07/26/2012 09:12 am ET | Updated Sep 24, 2012

45 RPM

It's the summer of 1957, and the strains of "Over the Mountain, Across the Sea" throb from the cramped bedroom in the rundown south Philly row house shared by my 30-something parents, my older brother and me. The lyrics of that Rex Garvin ballad glide down the banister and tumble into the modest living room where my mom and dad are intently watching Your Hit Parade on a tiny, 14-inch, black and white TV. What they're hearing from our bedroom is not on their hit parade, and as they try to tune out the soulful duet of Johnnie and Joe ("Which one's the girl?" I relentlessly ask my brother), my parents begin to grow restless -- and pissed!

"Ronald, Douglas, turn that noise down! We're trying to watch television," my mother hollers back up the stairs to our bedroom. Our diminutive Albanian-Italian mother forever drew the short straw and was the designated parent whose job it was, at least initially, to bring us boys in line. But as angry as she sometimes seemed, little Lucy Basile Bradley just never quite struck the fear of God in the hearts of my teenage brother and me.

"You'd better turn that music down," I offered reluctantly to my brother. Being nearly five years his junior, I NEVER told my brother to do anything, especially anything that had to do with HIS life and HIS music. In prototypical older/younger sibling dynamic, he didn't even acknowledge the fact I'd uttered a word. He simply smiled and turned up the volume on his small 45-RPM turntable.

Tell all the sands and every blade of grass
Please tell the winds to let my love pass.
Over the mountain, a girl waits for me.

Johnnie and Joe -- I'm now convinced that Joe is the girl -- continue to croon to one another. They even start talking! I'm hypnotized. There's something about this sound, the rhythm of the music, their message -- overcoming any barrier to be with the one you love -- that have my 9-year-old head spinning!

"Darling, here I am, over the mountain," Jo tempts Johnnie (I think), all the mountains in the world couldn't stop your love from my heart"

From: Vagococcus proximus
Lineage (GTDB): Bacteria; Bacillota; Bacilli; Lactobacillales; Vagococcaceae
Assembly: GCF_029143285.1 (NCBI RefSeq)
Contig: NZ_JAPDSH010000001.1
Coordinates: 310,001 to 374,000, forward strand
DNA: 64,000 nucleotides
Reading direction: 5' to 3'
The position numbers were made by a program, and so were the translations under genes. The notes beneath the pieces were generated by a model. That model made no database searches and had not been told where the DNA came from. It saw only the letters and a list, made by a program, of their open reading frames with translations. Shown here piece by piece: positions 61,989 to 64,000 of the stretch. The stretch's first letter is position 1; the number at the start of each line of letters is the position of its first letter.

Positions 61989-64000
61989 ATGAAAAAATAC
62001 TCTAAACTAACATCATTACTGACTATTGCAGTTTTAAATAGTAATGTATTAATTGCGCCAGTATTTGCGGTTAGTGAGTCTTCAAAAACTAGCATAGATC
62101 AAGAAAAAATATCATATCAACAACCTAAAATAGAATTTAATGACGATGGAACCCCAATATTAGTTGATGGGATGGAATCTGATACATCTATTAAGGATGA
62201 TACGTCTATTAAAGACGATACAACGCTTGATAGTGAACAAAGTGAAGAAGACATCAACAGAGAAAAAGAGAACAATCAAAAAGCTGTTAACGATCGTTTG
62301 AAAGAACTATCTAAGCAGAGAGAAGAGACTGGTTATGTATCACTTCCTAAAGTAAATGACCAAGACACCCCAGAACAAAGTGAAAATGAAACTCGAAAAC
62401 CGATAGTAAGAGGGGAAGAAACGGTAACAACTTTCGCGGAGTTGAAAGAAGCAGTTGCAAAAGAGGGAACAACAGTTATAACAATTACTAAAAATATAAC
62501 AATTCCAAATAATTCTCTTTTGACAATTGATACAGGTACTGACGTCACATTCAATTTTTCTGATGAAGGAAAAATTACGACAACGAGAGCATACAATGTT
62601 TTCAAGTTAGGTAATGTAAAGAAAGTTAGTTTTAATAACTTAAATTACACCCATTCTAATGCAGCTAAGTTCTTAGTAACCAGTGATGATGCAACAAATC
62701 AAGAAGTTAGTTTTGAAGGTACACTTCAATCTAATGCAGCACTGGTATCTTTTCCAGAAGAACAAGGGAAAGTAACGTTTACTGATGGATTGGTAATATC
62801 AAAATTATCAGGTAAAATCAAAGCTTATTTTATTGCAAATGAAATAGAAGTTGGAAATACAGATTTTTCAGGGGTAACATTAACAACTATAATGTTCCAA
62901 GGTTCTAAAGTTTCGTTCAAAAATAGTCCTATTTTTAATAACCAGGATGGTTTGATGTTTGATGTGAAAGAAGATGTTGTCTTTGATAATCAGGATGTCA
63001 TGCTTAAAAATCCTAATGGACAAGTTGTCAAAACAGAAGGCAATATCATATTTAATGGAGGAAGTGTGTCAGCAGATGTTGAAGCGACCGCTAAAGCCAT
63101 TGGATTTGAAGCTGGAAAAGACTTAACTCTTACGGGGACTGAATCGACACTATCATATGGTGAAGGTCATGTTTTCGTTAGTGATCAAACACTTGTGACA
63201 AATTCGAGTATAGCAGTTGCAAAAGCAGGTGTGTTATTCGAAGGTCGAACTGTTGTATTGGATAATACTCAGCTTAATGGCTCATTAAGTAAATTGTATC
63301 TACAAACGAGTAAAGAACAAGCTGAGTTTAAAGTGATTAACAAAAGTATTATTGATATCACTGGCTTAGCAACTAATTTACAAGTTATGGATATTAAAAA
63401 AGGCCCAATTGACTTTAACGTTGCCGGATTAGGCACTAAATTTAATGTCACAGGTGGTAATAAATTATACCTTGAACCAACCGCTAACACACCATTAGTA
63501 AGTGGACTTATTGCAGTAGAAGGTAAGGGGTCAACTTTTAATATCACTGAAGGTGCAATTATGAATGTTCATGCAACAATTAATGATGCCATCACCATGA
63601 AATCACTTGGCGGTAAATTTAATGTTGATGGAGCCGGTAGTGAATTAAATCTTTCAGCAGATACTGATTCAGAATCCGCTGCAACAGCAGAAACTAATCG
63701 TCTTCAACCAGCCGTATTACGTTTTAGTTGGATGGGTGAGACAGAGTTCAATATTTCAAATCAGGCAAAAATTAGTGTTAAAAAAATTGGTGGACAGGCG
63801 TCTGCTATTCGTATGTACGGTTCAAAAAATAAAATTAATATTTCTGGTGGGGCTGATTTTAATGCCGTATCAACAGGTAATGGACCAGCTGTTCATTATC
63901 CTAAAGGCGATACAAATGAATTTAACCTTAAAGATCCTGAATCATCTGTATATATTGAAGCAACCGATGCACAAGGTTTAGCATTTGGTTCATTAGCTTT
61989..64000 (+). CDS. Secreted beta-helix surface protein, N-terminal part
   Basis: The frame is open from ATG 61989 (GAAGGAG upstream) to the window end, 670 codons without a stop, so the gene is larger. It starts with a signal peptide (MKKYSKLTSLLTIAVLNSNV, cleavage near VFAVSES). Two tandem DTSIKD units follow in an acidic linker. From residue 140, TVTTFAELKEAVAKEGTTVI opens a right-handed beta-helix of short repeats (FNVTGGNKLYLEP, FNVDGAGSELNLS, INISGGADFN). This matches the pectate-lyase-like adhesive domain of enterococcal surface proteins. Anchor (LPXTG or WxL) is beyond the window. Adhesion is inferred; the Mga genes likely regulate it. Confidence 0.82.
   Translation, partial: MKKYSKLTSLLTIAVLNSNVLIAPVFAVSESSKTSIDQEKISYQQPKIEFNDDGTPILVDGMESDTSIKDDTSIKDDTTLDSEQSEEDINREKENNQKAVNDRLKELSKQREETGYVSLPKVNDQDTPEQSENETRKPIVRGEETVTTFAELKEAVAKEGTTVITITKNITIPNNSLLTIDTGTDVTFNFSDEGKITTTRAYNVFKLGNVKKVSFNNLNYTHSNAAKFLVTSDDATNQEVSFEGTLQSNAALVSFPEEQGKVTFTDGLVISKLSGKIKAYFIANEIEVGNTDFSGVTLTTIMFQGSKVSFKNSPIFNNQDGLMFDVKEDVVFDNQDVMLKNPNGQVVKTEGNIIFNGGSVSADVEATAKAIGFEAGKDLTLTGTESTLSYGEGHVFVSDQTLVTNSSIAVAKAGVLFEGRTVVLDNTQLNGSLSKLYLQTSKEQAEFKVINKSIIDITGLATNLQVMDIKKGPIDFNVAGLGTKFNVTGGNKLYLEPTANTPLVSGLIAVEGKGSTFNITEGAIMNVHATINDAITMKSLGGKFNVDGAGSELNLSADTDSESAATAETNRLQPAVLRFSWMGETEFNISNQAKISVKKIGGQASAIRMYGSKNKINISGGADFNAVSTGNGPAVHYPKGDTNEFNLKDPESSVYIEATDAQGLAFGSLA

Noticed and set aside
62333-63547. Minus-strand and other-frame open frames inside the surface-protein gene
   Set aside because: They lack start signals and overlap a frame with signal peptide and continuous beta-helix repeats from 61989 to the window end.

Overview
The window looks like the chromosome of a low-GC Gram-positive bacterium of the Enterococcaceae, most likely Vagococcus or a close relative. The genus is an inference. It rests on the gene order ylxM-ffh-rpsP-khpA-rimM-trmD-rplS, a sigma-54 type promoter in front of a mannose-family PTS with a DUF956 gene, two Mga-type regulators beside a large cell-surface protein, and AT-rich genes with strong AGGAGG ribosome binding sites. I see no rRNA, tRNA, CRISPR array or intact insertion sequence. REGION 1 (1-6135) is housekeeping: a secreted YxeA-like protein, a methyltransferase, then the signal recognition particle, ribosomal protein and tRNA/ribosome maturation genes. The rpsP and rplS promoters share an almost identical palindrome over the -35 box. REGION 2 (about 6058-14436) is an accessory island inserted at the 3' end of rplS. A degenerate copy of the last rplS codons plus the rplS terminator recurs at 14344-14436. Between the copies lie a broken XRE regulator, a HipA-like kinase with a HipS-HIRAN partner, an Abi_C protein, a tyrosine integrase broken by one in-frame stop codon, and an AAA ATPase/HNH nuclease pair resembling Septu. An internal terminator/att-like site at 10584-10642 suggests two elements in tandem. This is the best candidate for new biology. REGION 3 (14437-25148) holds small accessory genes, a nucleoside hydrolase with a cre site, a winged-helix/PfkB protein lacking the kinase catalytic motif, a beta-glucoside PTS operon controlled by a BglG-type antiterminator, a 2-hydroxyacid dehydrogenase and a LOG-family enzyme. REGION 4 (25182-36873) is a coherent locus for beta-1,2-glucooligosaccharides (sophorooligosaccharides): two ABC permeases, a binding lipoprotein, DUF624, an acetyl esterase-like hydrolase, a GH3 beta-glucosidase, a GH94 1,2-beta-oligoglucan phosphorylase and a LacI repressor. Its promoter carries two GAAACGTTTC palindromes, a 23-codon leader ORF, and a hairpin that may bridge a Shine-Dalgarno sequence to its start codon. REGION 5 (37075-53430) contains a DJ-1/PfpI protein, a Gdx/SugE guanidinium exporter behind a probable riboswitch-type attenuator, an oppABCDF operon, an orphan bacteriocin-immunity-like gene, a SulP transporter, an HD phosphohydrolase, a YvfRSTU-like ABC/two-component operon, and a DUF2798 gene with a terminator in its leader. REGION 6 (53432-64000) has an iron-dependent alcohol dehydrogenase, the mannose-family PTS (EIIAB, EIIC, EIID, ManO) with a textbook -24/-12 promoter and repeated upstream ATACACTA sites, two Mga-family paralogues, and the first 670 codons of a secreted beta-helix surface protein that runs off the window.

I close my eyes and envision a tall, handsome man climbing, running and singing his way to his lover's side. Suddenly, he sees her, sitting on a ledge, in a white dress, high above the clouds. She beckons to him with her voice. His voice, in response, is louder, stronger. He draws close... closer. He's just about to reach out and touch her...

"Turn that crap down!" our father has burst into our bedroom and he's anything but happy. "What in the hell is that junk you're listening to?"

I'm scared and a little stunned, because I've come to know that nothing good comes of my father raising his voice and asking us questions he doesn't expect us to answer. My brother just smiles up at him and slowly, albeit too slowly, turns down the volume. Even with that, you can still hear Johnnie and Joe talking back and forth. Our father seems even more annoyed that these two young "colored people" are carrying on and having this conversation in HIS house.

"What is this garbage? he again demands.

"Relax, Pop," my brother offers consolingly. "This is one of the biggest songs on the radio right now. It's what they call a hit record. You oughta listen to it."

"If it's such a big hit, then let's see what we can hit with it!"

At that, my father yanks the small vinyl record off the spindle, walks over to our bedroom window and sets sail. The disc soars higher and farther than I'd imagined, crashing into the back of the Nagel's row house, clear across the alley. Talk about over the mountain!

Our dad stands over us, staring down at the small 45-RPM record player. None of us says anything. It's a good thing he's standing, I realize, because my teenage sibling has just this week grown taller than he is.

My brother sits there, smiling. Will he stand up and look my father in the eye? Will he apologize? Will he further provoke him?

Darling, here I am, over the mountain
All the mountains in the world
couldn't stop your love from my heart...

I'm still replaying the song, and the reverie that accompanies it, in my head. But now Johnnie is my father and Joe is my brother and they're waving their fists at one another and shouting...

"Don't you ever play that music that loud in this house ever again," our dad threatens, underlining his relative pronouns through clenched teeth. He leaves our bedroom as abruptly as he came in.

My brother says nothing. He walks over to his dresser, opens the top drawer and pulls out another 45-RPM record and waves it in my direction.

"I can get these for about 50 cents a piece, and there's millions more like them," he says, sounding like an authority on the recording industry. "Dad will never be able to throw them all away. It's just a matter of time before we wear him out."

I have no idea who my brother means by we and by wearing our father out, but I have a strange feeling that I've just witnessed the opening battle in what's likely to be a very, very long war.